Despite the rapid increase in FDI flows to LICs, there have been relatively few studies that have specifically examined these flows. This paper attempts to partially fill the void by throwing light on one particularly dynamic aspect of global FDI-flows from Brazil, Russia, India and China (BRICs). The paper finds that official data sources undoubtedly underestimate the volume and scope of FDI flows as many small and medium-sized enterprises (SMEs) do not always register their investment. As a result, while it is difficult to estimate accurately the growth impact of BRIC FDI, there is case study evidence that it is increasingly significant. Second, while initial investment, mostly by state-owned companies, has often been destined for natural resource industries, over time, investment has been spreading to agriculture, manufacturing, and service industries (e.g., telecommunications). Third, FDI from BRICs flows into many non resource-rich countries in LICs and plays a significant role in growth in those countries.
This paper discusses two opposing views on global imbalances: The "traditional view", which regards the imbalances as a threat to global economic and financial stability, and the "new paradigm" view, which considers that they are the natural consequence of economic and financial globalization. In terms of their policy implications, the traditional view focuses on monetary and fiscal policy decisions in the United States that need to be urgently reversed to avoid an abrupt unwinding of the imbalances involving a sell-off of dollar assets, a sharp increase in U.S. interest rates, and a hard landing for the global economy. By contrast, the new paradigm view considers that the imbalances will be resolved smoothly through the normal functioning of markets. The paper argues that an abrupt unwinding of imbalances is highly unlikely and advances a number of arguments in support of the new paradigm view.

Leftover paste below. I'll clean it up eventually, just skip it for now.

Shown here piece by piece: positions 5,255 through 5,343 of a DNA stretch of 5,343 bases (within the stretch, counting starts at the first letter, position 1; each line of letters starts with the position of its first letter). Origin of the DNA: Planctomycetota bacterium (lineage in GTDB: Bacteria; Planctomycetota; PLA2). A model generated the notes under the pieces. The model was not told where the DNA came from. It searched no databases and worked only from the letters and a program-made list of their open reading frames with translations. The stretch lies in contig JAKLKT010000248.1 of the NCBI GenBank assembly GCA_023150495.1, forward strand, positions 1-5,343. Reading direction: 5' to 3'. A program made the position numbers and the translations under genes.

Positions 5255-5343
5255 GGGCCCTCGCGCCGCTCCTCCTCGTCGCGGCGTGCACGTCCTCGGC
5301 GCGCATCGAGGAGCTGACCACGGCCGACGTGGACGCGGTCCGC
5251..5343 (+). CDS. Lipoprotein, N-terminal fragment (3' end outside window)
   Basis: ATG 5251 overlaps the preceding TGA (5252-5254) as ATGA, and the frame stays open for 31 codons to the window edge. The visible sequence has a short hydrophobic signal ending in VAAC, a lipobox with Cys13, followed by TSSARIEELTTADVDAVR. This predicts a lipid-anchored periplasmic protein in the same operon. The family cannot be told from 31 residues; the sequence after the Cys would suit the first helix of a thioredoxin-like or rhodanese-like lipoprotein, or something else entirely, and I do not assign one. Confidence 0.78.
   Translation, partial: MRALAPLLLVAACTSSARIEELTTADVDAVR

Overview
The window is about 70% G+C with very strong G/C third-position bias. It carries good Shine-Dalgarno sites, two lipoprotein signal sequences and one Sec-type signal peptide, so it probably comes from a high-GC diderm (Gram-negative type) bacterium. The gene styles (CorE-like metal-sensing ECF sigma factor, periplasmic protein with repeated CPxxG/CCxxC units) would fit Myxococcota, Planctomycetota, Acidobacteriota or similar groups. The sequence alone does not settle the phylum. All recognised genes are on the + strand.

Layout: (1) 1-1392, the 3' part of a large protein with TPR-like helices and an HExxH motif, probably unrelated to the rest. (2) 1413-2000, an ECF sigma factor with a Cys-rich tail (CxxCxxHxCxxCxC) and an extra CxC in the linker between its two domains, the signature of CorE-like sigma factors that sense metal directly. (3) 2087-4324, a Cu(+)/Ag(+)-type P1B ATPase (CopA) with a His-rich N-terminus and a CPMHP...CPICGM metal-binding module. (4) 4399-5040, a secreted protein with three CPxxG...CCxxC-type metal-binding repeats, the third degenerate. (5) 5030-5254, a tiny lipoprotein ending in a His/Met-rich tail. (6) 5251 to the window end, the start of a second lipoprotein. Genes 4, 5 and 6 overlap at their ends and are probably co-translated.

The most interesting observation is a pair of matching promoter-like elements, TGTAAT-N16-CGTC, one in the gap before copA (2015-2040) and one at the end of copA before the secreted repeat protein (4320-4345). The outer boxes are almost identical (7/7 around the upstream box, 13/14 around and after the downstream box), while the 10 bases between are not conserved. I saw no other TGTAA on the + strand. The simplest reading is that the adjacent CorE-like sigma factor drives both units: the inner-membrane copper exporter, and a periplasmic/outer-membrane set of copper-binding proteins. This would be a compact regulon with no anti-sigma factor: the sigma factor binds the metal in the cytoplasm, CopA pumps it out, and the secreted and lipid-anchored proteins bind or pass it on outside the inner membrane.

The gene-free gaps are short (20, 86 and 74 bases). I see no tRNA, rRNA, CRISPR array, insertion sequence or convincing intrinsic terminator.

This paper looks at the historical lessons that might serve to entrech Latin America's newly resurgent growth phase. It briefly reviews the post-World War II experiences in Latin America and Asia, focusing on the conditions that favored capital accumulation and productivity growth in the faster growing economies. Among these, the paper highlights the importance of stable macroeconomic policies, especially fiscal policy.